Fire Note Says: Cyclops Reap is the best White Fence record to date!
Album Review: Tim Presley, the main man behind White Fence, had a banner year in 2012. Not only did he release two stellar records as White Fence, Family Perfume Vol 1 & 2, but he also collaborated with Ty Segall on the excellent Hair lp. To say that anticipation is high for this release is an understatement, I would guess that expectations have never been higher for Presley and White Fence. I have good news; Cyclops Reap exceeds all expectations, and is perhaps the finest White Fence record to date.
Cyclops Reap sounds like a scuzzy, lo-fi version of The Byrds, if they were fronted by Syd Barrett. The songs are incredibly catchy pop music, which are just a little left of center. While the music is firmly rooted in the garage, the vocals seem to be beamed in from a psychedelic alien planet. Things start out smashingly with “Chairs in the Dark”. The track opens with a two second keyboard blast before abruptly shifting gears with screeching guitars, before finally settling into a lo-fi Byrdsian groove. The fuzzed out guitars pop in and out throughout the song, giving it a completely authentic late 60’s vibe. Things really start getting interesting on song three, “Pink Gorilla” which sounds like it was lifted directly off of Piper at the Gates of Dawn, the legendary first album from Pink Floyd. This song is full of mind bending guitar work, and a steady pulsating drumbeat which drives the whole song forward like the onward rush of an acid trip. “Trouble is Trouble Never Seen” is even more lysergic than “Pink Gorilla”, musically it’s more Velvet Underground than Pink Floyd, and overall has a darker vibe.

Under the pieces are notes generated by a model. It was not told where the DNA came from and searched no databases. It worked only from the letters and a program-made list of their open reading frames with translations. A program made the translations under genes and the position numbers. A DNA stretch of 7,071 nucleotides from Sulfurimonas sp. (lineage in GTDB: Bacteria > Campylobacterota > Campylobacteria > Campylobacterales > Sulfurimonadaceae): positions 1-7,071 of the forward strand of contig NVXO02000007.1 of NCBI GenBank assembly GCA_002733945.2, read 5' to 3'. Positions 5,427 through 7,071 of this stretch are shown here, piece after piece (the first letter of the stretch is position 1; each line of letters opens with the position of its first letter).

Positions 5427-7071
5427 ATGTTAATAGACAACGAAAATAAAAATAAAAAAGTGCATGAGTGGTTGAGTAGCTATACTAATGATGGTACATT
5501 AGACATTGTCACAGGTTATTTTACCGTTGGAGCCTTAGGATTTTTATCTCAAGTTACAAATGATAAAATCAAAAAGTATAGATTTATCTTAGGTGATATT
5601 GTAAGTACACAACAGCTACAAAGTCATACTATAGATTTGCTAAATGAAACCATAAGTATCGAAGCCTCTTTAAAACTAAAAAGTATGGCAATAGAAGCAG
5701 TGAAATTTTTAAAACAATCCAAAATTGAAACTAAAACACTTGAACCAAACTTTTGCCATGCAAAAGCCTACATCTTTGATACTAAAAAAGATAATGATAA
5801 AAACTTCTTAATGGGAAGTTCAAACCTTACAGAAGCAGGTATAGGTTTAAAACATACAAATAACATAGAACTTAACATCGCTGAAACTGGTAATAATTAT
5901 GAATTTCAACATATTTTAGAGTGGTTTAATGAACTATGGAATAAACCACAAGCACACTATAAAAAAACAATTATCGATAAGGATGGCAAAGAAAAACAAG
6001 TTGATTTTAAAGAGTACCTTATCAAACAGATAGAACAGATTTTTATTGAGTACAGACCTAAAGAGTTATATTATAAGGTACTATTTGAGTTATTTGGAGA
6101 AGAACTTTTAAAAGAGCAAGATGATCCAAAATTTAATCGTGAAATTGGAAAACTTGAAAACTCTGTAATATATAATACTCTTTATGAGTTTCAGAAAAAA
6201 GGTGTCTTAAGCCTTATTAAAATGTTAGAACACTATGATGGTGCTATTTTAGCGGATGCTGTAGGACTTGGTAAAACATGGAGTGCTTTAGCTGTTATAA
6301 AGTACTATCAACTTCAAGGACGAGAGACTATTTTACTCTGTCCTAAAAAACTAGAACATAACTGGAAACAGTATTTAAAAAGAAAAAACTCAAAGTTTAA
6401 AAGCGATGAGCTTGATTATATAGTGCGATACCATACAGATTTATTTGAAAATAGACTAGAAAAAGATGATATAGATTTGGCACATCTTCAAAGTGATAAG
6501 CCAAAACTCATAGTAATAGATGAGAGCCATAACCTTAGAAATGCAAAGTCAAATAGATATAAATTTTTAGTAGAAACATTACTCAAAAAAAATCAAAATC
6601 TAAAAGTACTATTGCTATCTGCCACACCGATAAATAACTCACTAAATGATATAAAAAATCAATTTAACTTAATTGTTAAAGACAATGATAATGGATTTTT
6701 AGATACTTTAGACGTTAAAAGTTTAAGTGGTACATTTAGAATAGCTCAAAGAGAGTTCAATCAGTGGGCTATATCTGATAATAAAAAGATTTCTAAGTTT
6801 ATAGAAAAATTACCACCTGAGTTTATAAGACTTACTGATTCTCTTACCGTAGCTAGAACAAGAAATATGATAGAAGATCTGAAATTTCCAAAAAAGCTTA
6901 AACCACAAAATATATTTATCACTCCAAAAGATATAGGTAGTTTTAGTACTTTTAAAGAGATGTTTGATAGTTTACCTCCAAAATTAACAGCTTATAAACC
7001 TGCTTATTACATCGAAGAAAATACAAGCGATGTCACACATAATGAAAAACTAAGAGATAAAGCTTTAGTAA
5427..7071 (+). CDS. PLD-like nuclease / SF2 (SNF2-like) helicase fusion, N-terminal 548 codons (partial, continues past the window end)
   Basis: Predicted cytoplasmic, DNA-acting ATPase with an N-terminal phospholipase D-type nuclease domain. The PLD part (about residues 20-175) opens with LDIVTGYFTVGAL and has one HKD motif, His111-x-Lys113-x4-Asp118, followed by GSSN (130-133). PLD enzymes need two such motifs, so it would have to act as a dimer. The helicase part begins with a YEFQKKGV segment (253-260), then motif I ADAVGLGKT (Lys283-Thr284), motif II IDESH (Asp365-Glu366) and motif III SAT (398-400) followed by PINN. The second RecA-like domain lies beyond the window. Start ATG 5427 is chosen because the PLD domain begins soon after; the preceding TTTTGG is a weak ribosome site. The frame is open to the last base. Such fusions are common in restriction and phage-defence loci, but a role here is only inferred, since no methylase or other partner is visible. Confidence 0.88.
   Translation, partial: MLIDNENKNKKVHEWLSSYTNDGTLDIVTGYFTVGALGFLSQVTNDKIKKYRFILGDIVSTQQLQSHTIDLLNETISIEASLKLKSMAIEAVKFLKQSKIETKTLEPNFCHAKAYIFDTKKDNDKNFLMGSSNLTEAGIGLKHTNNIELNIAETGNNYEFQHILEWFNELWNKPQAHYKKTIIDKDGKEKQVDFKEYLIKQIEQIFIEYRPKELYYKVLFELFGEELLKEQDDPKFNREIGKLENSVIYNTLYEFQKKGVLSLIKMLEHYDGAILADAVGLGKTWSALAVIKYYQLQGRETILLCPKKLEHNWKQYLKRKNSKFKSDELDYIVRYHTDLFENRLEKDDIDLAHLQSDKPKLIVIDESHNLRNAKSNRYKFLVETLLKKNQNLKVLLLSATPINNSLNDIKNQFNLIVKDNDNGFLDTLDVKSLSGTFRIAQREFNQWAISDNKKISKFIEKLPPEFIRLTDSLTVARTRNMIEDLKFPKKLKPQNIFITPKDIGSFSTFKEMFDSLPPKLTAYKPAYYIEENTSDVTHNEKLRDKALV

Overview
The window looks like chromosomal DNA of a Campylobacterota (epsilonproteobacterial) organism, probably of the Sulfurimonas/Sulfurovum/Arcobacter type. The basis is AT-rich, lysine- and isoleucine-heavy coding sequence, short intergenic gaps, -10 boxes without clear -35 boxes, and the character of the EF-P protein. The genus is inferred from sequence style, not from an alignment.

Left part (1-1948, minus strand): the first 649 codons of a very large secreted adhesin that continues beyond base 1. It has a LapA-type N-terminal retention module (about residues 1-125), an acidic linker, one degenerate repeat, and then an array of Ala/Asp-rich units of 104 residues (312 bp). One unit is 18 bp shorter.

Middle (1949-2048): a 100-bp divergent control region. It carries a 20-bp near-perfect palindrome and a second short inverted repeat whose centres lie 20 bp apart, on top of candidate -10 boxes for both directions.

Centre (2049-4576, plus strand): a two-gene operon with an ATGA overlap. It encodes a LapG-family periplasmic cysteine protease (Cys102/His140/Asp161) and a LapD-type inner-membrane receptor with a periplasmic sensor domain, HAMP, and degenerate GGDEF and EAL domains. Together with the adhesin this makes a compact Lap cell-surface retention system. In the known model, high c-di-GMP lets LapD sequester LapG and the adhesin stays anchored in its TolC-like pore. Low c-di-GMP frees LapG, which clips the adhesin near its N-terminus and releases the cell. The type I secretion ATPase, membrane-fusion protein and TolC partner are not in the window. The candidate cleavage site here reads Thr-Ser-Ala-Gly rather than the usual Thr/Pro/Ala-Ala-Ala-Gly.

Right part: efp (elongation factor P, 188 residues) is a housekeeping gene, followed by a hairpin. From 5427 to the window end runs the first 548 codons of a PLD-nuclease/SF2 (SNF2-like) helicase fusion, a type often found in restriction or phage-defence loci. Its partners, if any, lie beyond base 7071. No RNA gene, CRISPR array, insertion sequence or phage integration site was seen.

Cyclops Reap was originally intended to be a collection of tracks that were recorded between sessions for the other 4 White Fence albums, but instead morphed into an entirely new batch of songs, with only one holdover from the original project, 2009’s “Make Then Dinner at Our Shoes”. The whole album has such an anachronistic feel to it that it could have been recorded at any time between 1966 and today and just by listening to it, you would never be able to date it. This is a tight collection of tracks that is more cohesive (and feels more like a complete album) than any other White Fence release. I highly recommend this one. If you haven’t checked White Fence out yet, this is a great entry point, what are you waiting for?
Key Tracks: “Pink Gorilla”, “New Edinburgh”, “Live On Genevieve”
Artists With Similar Fire: Syd Barrett-era Pink Floyd / The Byrds / Ty Segall
-Reviewed by Kevin Poindexter